Trying to make life easier for copyright holders, Russia’s Communications Ministry has drafted amendments to the law that would make media outlets take more responsibility for user content.
The amendments introduce so-called “creator’s comments” that will allow anyone who uploads his or her material on any website to define what can be done with the content.
For example, they could allow mass media to freely use the file or, on the contrary, prohibit its usage without notification or reward.
No such practice exists in Russia, which is why many internet mass media prefer to register abroad, where all the necessary laws are in place.
Another part of the amendments concerns online comments. Once the new laws are adopted, those owning internet sites will be responsible for all comments published on their web pages, and will subsequently be punished if these comments involve, for example, appeals to extremism.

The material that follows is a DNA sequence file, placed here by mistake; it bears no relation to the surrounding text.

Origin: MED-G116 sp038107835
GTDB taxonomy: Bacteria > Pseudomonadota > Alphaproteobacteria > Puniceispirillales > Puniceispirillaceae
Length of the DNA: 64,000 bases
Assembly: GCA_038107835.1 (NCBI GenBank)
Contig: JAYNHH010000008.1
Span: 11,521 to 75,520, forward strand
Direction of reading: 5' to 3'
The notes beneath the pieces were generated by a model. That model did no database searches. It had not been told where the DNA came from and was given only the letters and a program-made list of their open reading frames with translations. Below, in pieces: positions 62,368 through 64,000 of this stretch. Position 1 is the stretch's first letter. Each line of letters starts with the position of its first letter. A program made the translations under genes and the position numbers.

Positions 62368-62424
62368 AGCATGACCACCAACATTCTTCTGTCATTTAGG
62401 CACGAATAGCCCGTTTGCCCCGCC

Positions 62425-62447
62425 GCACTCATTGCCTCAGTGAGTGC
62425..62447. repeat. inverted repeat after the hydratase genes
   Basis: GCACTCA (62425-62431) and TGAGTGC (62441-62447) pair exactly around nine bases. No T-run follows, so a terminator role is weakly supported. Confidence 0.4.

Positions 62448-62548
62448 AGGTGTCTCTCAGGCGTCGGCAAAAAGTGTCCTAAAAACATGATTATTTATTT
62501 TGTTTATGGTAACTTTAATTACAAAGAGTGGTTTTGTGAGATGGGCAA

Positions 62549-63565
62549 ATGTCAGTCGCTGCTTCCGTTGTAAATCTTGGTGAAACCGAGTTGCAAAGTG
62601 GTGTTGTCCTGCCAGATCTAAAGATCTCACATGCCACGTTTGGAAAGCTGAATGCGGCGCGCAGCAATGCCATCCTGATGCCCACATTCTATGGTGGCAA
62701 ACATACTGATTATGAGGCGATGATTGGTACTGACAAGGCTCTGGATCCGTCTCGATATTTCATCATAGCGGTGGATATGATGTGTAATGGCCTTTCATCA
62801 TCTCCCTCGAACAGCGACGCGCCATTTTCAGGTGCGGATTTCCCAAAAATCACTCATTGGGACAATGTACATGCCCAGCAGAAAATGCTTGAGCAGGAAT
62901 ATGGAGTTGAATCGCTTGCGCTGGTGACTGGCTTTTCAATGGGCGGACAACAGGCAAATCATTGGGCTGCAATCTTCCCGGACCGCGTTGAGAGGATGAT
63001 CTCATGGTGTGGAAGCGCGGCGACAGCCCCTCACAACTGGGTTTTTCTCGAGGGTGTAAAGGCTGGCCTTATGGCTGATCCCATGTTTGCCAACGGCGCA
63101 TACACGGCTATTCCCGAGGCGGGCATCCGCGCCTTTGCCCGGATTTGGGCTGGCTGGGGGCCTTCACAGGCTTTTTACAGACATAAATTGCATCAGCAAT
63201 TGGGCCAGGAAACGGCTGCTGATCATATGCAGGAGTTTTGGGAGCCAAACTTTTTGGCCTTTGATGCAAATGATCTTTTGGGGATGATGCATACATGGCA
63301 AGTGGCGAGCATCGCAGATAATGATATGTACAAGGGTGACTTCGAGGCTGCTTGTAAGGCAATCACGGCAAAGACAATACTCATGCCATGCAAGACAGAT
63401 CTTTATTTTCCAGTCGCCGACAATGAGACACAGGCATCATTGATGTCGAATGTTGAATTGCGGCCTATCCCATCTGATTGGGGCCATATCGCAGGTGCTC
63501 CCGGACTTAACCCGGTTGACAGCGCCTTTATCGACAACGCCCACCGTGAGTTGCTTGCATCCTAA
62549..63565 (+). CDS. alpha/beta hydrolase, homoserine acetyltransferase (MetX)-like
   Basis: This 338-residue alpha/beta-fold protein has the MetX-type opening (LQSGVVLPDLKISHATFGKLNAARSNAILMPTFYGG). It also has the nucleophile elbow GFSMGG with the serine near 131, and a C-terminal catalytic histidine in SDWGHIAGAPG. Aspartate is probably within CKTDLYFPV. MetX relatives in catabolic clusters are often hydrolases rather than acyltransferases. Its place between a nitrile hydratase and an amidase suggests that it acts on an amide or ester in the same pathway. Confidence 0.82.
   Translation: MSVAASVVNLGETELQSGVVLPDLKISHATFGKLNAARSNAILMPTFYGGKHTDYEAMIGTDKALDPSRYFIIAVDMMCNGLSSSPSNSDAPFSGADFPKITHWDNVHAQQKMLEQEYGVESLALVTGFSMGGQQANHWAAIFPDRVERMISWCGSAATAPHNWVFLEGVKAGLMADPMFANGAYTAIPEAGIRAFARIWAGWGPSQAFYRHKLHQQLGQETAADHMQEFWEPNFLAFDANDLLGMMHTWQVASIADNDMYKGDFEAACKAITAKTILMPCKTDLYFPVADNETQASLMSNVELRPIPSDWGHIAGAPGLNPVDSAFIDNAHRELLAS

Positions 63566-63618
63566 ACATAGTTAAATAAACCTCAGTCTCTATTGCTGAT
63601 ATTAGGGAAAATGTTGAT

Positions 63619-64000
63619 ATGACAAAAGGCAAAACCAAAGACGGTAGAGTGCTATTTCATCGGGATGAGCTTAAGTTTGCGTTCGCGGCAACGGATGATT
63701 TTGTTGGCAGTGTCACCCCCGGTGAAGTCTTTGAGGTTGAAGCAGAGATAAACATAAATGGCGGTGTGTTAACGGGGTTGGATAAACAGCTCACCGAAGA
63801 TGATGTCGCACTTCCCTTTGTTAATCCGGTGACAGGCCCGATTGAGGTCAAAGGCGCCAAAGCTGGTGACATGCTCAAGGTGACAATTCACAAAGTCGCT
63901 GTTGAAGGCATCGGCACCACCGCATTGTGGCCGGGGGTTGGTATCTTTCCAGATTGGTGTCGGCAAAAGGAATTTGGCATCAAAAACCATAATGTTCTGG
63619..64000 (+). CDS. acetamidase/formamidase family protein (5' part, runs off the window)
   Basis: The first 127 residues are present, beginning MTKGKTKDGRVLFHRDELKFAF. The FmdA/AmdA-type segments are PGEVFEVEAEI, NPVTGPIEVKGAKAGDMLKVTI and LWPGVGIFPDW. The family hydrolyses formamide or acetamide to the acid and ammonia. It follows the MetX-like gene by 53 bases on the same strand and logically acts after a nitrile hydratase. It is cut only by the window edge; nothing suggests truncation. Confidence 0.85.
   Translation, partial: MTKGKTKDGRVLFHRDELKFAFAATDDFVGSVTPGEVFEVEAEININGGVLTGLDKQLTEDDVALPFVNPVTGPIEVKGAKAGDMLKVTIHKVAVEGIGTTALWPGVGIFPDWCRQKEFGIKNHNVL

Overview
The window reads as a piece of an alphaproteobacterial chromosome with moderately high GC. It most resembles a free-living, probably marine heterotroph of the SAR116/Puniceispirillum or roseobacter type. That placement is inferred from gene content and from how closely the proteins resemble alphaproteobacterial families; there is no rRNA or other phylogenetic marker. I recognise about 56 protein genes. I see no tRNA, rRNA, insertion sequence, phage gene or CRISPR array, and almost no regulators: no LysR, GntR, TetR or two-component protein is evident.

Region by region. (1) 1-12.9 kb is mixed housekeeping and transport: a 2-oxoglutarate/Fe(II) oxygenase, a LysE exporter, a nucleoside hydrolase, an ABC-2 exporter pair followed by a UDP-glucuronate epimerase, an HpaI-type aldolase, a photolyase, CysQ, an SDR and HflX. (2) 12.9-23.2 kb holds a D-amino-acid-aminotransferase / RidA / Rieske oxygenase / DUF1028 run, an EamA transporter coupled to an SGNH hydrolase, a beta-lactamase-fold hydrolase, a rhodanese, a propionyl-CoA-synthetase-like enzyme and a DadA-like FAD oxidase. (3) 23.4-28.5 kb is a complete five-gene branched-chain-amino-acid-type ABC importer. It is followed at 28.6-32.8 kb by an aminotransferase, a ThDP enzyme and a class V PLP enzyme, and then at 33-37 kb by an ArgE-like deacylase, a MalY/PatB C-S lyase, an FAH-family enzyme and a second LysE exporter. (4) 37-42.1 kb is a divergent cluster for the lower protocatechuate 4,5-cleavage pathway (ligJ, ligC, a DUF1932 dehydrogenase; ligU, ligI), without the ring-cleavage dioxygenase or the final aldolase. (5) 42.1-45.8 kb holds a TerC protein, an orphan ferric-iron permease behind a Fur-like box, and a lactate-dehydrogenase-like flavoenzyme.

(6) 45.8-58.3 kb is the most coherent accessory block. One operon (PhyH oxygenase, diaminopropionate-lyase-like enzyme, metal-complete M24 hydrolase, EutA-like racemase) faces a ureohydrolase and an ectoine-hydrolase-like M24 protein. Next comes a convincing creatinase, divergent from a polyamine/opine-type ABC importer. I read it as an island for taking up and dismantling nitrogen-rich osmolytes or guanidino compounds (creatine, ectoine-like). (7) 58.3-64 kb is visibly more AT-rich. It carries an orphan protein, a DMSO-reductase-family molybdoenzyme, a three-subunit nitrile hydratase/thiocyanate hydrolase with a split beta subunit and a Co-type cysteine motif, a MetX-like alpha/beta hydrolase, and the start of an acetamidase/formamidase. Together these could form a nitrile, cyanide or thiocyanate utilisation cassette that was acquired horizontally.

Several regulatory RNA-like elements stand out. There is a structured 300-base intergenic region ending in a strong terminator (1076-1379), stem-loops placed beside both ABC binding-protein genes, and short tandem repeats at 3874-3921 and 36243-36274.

The authorities are also considering developing a new system of comment moderation that could help tackle online extremism.
The idea is based on the “red button” concept, which many websites use to allow their users to report extremist commentaries. After a doubtful comment is reported, the website’s administrators decide if they should remove the offensive content.
All online mass media will have to register on the portal, so that the state administrators can monitor how the publications deal with extremist comments. Now the web site owners are obliged to delete a comment only when they receive an official letter from the Ministry of Communications.
The proposed amendments come after a number of scandals involving copyright owners and such Russian internet giants as the Facebook clone Vkontakte.
Repeatedly taken to court over copyright infringement, the online owners managed to prove that they were not responsible for the content posted by their subscribers.